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Medal winning ‘obsession’ not impacting athlete welfare, says BOA chief

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“Isolated” incidents of alleged bullying and duty of care failures within some Olympic sports are not a consequence of an “obsession” with winning medals, according to the chief executive of the British Olympic Association (BOA).

Bill Sweeney claimed allegations that had been levelled at the world-class programmes of organisations such as British Cycling and British Canoeing were “not endemic” or “widespread within high performance sport”.

He also dismissed the idea that UK Sport’s no compromise approach to winning medals was having a negative impact on the duty of care for athletes.

Responding to a question from Sports Management at the Telegraph’s Business of Sport Conference about whether an “unhealthy obsession with medals” was impacting athlete care, the former Adidas executive said it was “not a case of either or”.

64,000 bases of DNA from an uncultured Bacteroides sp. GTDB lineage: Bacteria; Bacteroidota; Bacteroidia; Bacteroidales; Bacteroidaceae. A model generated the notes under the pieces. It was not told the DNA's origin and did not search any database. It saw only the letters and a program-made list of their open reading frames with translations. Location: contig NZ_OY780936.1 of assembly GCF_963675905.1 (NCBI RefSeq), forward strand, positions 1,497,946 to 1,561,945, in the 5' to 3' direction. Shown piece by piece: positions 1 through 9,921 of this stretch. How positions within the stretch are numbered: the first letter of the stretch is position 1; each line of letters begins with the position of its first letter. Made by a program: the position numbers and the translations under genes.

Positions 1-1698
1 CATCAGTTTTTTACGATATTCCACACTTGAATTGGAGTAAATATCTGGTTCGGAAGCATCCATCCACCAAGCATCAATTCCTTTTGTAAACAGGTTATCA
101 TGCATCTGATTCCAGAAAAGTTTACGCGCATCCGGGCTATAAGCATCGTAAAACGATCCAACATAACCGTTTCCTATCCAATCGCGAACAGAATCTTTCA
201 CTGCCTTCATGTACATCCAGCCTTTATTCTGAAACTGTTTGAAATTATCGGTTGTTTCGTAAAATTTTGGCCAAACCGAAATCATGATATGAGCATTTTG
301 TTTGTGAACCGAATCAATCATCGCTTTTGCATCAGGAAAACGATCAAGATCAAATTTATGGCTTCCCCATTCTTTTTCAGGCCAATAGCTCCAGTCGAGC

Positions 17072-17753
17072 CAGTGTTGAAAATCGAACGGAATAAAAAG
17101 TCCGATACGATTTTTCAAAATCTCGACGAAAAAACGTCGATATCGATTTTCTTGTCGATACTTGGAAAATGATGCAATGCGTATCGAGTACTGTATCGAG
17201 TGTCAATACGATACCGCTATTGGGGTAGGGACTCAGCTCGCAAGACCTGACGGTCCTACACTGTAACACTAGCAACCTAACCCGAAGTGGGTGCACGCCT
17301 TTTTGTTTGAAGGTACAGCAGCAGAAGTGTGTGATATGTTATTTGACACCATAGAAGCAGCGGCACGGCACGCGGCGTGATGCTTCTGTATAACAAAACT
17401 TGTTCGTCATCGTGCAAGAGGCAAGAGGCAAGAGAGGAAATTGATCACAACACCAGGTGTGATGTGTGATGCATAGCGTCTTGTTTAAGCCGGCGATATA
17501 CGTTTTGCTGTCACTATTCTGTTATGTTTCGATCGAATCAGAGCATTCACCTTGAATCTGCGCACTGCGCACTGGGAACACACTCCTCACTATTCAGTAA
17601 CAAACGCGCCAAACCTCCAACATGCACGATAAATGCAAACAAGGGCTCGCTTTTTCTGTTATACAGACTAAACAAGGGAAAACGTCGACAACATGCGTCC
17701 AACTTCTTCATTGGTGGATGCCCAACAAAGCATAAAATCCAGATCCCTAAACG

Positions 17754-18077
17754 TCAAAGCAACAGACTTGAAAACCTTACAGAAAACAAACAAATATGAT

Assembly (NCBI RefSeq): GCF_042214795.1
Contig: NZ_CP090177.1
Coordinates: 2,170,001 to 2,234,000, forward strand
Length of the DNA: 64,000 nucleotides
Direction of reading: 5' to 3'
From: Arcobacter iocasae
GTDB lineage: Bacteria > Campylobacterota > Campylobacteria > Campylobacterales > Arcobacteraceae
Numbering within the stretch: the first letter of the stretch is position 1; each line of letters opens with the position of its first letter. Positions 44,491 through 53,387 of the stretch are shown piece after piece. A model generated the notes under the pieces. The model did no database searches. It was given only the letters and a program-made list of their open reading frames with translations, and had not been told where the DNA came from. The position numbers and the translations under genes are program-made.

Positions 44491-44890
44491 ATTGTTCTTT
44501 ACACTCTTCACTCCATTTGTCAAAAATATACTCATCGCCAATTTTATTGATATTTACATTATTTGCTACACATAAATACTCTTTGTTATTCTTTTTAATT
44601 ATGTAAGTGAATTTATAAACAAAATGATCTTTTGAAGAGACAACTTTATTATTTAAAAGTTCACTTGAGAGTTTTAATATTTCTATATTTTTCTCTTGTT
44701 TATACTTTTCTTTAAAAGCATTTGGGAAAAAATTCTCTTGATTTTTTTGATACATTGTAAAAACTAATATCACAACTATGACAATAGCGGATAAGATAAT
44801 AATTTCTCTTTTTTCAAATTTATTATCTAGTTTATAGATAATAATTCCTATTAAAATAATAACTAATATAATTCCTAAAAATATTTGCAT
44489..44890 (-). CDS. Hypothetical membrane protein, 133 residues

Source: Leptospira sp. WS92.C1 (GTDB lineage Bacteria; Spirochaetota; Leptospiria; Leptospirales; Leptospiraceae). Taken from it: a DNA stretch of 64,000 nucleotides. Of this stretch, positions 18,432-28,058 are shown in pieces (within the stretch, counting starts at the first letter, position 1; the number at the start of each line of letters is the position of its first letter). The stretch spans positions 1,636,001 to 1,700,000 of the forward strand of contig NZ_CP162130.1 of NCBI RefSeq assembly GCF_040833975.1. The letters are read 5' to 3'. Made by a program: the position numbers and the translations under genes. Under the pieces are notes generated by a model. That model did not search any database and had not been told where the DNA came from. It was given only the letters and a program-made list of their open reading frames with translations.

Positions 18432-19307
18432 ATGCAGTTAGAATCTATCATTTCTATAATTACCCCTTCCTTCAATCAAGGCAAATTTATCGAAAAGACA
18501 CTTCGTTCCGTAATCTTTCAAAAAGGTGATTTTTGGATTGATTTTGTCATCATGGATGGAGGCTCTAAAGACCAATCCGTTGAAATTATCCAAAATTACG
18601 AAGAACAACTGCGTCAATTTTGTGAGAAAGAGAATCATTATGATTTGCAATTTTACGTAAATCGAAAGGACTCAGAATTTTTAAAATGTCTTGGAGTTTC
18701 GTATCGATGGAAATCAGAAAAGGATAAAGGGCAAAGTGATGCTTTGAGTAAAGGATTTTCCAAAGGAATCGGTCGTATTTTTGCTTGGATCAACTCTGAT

“I would say that, yes, it is good to be obsessed with medals, but not at all costs. And the issues that need to be fixed will be fixed,” Sweeney said.

He added: “You really want to hang on to that obsession with medals because winning matters.

“It provides inspiration. We often talk about the Australians. We sledge each other and have a love/hate relationship. They are desperate to get into our shoes again. They had investment, a great high performance system, then they had debates about whether it was all worthwhile winning medals, and look where they are now. They’ve lost focus and edge.”

Great Britain came second in the medal table at the Rio 2016 Games with 67, while Australia came 10th with 29.

Sweeney shared the panel with gold medal-winning rower Hannah Glover, British Swimming chair Maurice Watkins and new chair of UK Sport Dame Katherine Grainger.

Answering the same question, Glover revealed that she did feel “cared for” as an athlete because she was a “potential gold medal”, while Watkins suggested that while no athlete should “accept something that’s wrong” they had to “toughen up” and “appreciate” their environment.

However, Grainger said that after talking to a number of sports in her new role, several acknowledged that athlete welfare is “something they could do better”.

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“Isolated” incidents of alleged bullying and duty of care failures within some Olympic sports are not a consequence of an “obsession” with winning medals, according to the chief executive of the British Olympic Association (BOA).
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Sweeney became chief executive of the BOA in November 2013 / Nick Ansell/PA Wire/PA Images
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